An Irish woman's social, political and domestic commentary
Thursday, March 04, 2004  

Housework and the economy

The economists are ganging up on me. Kevin writes
"My response is that your attitude to David should be, to borrow from a certain high profile movie -- "Forgive him, for he knows not what he does" -- being an economist. Because the truth is, I essentially agree with him. Even we economists recognise that unpaid housework ("home production") is one of the biggest omissions from the GDP numbers. If you pay a nanny to do it, it's in GDP, if the housewife does it, it's not. Clearly an anomaly.

And indeed the budget calculations for having a nanny are brutal -- the couple is trying to pay a nanny a pre-tax salary out of their post-tax income, so the tax wedge is getting them both ways even before you factor in the other guilt expenses that you talk about it. But it's also a fact that the economic statistics don't lie -- a big reason why women earn less than men in any given job is that they have less employment experience, one source of which can be the decision to stay at home. The longer-term issue is perhaps even more serious -- the kids don't need the intensive care for ever. That's a lot of hours in the day that could be spent doing something else, which has the makings of a mid-life crisis if not fulfilled.
Ireland is unusual because it had its demographic transition so much later than other countries -- basically our cohort was the last of the large families. Once the 2.2 kid family becomes the norm, that's a lot more potential hours in the labour market for the housewives. And cheap furrin nannies are the way to exercise that time. With open immigration for nannies, the price should stay relatively low, but the skills acquired by women in the labour market will cause their salaries to rise, so over time it becomes a better proposition than it might seem at the start.

And things may not be so bad for those nannies themselves -- remember that an increasingly accepted explanation for "how the Irish became white" in America is that the 19th century immigrant women saw how the other half lived by looking after their kids, earned a steady income and saw the tricks of being a respectable household. A couple of generations later, it's the descendants of those Irish nannies in Boston looking for nannies.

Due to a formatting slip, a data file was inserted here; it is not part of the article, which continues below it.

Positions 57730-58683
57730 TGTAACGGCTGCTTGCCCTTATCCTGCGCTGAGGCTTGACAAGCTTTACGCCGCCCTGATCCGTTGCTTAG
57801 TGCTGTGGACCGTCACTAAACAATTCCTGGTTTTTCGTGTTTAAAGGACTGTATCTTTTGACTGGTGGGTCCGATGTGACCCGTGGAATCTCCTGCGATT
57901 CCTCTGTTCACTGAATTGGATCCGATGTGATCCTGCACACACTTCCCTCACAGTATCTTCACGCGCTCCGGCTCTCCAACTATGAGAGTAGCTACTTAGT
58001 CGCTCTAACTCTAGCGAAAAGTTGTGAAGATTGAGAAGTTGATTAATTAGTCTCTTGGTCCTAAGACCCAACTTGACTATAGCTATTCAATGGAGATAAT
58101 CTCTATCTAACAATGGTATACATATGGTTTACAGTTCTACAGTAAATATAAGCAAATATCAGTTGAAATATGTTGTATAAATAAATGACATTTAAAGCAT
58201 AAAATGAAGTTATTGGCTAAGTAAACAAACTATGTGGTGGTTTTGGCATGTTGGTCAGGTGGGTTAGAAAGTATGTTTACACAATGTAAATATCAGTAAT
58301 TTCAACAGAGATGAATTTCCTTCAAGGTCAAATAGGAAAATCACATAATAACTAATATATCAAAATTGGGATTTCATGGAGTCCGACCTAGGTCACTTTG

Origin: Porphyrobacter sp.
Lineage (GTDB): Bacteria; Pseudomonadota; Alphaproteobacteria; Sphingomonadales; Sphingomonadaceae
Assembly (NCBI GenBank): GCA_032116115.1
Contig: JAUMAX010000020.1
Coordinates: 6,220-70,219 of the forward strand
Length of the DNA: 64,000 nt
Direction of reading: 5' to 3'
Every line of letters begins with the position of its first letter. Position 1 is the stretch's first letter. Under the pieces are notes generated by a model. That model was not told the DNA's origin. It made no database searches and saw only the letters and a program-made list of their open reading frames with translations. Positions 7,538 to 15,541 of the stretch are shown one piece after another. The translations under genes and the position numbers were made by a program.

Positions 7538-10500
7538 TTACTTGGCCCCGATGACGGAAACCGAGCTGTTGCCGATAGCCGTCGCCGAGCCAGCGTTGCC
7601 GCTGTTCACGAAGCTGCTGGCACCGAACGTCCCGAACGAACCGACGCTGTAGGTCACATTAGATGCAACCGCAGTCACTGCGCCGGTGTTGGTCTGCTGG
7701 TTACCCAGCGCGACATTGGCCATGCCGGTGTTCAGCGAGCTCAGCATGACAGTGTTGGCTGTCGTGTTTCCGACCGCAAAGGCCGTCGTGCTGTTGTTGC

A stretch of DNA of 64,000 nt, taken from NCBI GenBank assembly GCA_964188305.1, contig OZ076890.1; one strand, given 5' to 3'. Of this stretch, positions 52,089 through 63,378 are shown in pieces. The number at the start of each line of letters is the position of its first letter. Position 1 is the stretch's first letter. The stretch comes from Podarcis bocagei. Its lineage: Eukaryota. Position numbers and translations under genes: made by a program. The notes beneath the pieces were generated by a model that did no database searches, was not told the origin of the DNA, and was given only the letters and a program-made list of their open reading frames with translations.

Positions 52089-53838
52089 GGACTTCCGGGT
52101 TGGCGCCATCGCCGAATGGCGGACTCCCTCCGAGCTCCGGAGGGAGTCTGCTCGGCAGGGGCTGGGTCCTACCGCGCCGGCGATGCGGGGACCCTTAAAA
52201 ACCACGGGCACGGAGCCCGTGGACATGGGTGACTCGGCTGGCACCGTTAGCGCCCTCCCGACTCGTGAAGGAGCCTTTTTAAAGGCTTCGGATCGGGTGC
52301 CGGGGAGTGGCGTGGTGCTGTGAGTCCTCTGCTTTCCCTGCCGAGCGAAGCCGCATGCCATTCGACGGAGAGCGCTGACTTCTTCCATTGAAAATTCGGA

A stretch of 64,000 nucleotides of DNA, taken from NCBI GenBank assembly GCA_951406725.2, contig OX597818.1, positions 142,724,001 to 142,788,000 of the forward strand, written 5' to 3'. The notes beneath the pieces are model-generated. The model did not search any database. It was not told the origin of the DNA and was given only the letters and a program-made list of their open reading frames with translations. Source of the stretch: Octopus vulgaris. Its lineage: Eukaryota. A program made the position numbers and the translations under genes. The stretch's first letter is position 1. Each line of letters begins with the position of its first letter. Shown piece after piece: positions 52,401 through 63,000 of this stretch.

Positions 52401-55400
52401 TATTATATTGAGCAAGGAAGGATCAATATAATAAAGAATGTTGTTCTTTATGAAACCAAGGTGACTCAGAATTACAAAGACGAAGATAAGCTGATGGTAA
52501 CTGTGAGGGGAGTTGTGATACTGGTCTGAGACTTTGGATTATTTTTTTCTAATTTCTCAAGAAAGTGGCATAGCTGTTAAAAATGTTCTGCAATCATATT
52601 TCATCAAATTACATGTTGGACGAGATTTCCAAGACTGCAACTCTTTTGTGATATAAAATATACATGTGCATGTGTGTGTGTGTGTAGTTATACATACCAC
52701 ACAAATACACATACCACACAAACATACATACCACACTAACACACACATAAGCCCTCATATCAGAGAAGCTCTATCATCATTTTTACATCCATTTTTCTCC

Now there's a fundamental sense in which you are right. Countries have to choose where they want to be on the employment -- leisure tradeoff. If we make a decision that we want women in the labour force, as per the
Lisbon target (which really is an incredibly stupid thing to target), that's equivalent to a decision that as a society we are going to have less downtime for the parents and kids. And the costs of that should be recognised, with the US as the leading example -- Happy Meals, stretched school budgets (as the school becomes the de facto day care), and the
more difficult to quantify things like how well socialised the kids really are.

A society that decided to put an economic value on being a housewife could indeed be a happier one -- but it would also have higher taxes to meet the payments to these housewives. And the smaller the working population, the more difficult it is for the society to provide for everyone's retirement.
What's the solution to the latter problem? -- bring in more immigrants to generate a larger (tax-paying) labour force. So in fact the economic logic is that the immigrants are coming, it's only a question of when -- to wipe baby noses now, or to work in our factories (and wipe retirement home noses) 40 years from now. I think the economist view would be the former choice, while perhaps a tad cynical, is the right one."

posted by Sarah | 21:48 0 comments
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